God has a dualistic nature--both loving and punishing--because there are two roots of religion. The neonatal root, as discussed above, is the loving mother; the social root is the stern and controlling father. The social root expresses the need of civilization to impose conformity to the laws of society.

Civilization cannot exist without social cooperation, but it is human nature to want to cheat and maximize the benefit to oneself as the expense. (Christianity recognizes this when it says all people are “sinners.” The enforcement of the social contract is done in part by governmental authorities who punish those who break the law, but human agents of the law can be deceived. An all-knowing God will not be fooled—the sinner will be punished.

In order to be effective in controlling behavior, the god of the social root is necessarily fearsome and cruel. To maintain the social contract, people must demonstrate that they believe in this god, so religion often compels major sacrifice, often sacrifices so costly that belief cannot be faked. One example of this is the God of the Holy Bible that demands that Abraham kill his son to demonstrate his loyalty to Jehovah.

This cruel god is in such contrast with the loving god that the story must be turned inside out. In Christianity, it is God who sacrifices “his only begotten son” for the benefit of humanity. Perhaps this story exists merely to serve as an example of the kind of sacrifice humans must give to God.

The Dichotomy of Religion

Neonatal Root
Social Root
Feminine
Masculine
Provides comfort
Demands sacrifice
Individual
Collective
Improvised
Formalized
Spiritual
Religious
The above list of traits is based upon a list found in the book "The Illusion of God's Presence" by John C. Wathey

What Other Factors Account for Religion?

There are many other factors that explain the universality and persistence of religion. I’ll briefly mention just a few.

Religion fosters social cohesion.

Religion helps to bind a group together. We are the “people of the Book;" they are the barbarous others.

Religion binds not only the larger culture, it binds families together. Often someone who leaves his family’s religion will be disowned.

Religion is intuitive.

Our brains are wired to see causation--If something occurs, someone or something must have caused it. We will see causation even if we have to ascribe it some invisible agent.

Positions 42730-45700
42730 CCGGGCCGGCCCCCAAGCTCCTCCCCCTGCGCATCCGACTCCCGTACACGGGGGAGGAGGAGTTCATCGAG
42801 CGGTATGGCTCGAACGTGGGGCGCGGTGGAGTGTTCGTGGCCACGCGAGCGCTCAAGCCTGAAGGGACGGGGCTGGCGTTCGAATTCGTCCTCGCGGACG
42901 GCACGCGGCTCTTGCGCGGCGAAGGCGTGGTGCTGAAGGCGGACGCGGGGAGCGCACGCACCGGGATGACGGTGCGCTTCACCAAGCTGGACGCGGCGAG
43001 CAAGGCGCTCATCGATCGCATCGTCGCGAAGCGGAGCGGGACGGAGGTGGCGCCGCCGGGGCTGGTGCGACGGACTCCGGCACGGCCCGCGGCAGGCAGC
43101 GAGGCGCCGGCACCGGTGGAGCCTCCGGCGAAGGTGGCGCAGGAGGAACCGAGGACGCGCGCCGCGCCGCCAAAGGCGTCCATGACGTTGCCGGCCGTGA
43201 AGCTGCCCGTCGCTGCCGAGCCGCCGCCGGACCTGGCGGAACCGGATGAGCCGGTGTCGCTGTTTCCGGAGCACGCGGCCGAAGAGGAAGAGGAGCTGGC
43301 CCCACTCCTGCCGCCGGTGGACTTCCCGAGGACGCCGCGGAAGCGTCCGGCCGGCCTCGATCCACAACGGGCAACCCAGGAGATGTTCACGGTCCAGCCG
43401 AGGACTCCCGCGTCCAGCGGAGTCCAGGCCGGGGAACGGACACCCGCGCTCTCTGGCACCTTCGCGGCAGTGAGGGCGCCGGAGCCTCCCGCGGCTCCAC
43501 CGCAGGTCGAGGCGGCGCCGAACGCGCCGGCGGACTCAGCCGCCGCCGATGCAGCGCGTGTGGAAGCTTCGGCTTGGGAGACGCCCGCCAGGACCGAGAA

Our brains make us prone to looking for patterns to better understand our world, and to seek meaning for seemingly random events.

It is hard for humans to accept that they did not exist before their birth and that they will not exist after their death. Every individual has never known anything but his own existence, so how can he imagine his non-existence?

Religion gives us a feeling that someone is in control.

Humans are pretty helpless. We fall victim to disease, natural disaster, accidents, and eventually death.

When things happen that we can’t explain, whether they are good or bad, we can just say “God did it.”

Religion comforts us.

God, whether personified by the loving mother or the stern father (or both), is looking out for us. Everything that happens is part of his plan.

Science vs. DNA

Our genetic heritage may predispose us to a belief in God.
Our genetic heritage may predispose us to a belief in God. | Source

Will Science Ever Supersede Religion?

Religion is the path of least resistance. As I have demonstrated, we are not only hard-wired for religion, but our civilization demands that we believe.

Science is difficult. It is counter-intuitive to believe that the world is round and not flat. It is scary to believe that the universe is utterly indifferent to our existence. And it is very hard to walk away from what our parents taught us as children and what our society expects us to believe.

However, because science allows us to understand the world we live in, it does give us some control. For instance, when we know what causes disease, we can prevent and cure it.

The question is: Can humans give up the certainty of religion for the uncertainty of science. Science is always in a state of flux as new empirical data changes old assumptions. New data often raises new questions. Science cannot explain everything, so no matter how much science advances, there will always be uncertainty.

Religion has proven that it is very successfully in perpetuating itself—it can adapt to myriad cultures and times and has done so for eons. Can science, a very recent development in human history, ever prove more successful than religion?

The Illusion of God's Presence

The Illusion of God's Presence: The Biological Origins of Spiritual Longing
The Illusion of God's Presence: The Biological Origins of Spiritual Longing